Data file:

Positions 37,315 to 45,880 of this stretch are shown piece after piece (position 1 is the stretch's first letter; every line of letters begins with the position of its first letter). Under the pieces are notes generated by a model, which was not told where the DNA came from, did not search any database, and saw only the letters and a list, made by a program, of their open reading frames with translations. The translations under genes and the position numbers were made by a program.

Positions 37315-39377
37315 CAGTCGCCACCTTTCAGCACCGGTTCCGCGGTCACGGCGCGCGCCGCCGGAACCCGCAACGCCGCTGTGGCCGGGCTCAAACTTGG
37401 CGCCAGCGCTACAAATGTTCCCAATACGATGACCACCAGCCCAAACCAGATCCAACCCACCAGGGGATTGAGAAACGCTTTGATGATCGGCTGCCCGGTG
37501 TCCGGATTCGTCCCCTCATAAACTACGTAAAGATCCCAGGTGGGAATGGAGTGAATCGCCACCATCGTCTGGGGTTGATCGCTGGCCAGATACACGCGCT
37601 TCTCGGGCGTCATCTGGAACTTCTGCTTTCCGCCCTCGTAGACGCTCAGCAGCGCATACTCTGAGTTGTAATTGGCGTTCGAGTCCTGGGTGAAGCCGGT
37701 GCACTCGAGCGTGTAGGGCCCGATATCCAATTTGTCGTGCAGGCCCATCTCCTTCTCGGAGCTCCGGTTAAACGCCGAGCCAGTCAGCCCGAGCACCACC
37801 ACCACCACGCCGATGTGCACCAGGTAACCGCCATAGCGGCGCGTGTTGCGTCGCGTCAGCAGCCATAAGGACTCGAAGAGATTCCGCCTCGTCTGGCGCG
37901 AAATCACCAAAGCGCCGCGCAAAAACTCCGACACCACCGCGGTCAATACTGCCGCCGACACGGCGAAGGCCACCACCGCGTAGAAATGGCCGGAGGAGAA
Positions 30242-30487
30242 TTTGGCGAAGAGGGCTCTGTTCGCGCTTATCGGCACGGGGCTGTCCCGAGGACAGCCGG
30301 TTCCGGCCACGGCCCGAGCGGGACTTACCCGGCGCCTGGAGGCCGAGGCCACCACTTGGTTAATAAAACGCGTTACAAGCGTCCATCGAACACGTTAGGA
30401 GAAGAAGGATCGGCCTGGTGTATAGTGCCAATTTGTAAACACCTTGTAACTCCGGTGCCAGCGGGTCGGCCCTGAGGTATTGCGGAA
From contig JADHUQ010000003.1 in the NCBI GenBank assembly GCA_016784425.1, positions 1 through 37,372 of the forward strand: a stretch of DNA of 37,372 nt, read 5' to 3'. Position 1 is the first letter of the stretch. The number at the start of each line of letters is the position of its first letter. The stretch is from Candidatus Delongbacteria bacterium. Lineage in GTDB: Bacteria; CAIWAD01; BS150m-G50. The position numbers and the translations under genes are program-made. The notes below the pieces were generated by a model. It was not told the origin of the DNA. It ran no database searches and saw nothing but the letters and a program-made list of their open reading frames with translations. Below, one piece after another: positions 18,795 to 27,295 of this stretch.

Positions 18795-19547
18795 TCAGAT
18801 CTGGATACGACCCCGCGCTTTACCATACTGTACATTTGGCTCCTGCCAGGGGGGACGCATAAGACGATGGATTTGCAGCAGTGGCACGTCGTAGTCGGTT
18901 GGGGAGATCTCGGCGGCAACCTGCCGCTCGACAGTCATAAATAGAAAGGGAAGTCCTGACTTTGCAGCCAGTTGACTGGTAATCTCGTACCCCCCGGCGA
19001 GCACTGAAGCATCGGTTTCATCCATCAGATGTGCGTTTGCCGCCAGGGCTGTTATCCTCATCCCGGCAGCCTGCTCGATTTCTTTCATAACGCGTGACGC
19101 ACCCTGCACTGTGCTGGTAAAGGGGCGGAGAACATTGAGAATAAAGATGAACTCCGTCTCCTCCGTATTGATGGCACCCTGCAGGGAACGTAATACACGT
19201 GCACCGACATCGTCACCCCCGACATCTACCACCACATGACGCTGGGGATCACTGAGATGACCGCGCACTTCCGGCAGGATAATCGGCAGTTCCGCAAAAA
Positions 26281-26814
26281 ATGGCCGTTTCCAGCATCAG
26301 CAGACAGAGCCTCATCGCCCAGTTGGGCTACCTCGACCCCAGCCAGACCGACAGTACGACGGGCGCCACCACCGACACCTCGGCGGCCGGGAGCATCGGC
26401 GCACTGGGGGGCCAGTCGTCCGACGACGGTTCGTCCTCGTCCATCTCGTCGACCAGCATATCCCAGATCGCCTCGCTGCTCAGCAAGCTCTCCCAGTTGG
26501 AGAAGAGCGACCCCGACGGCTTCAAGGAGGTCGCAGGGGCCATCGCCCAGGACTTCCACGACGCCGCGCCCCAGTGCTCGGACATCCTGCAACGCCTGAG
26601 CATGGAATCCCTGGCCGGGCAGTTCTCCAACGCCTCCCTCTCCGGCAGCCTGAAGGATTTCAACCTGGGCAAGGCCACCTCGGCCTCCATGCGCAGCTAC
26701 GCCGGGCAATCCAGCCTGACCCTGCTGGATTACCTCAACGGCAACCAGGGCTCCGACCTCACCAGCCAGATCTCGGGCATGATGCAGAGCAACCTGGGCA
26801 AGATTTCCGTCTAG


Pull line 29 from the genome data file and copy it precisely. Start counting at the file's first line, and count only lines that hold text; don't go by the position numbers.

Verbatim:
26801 AGATTTCCGTCTAG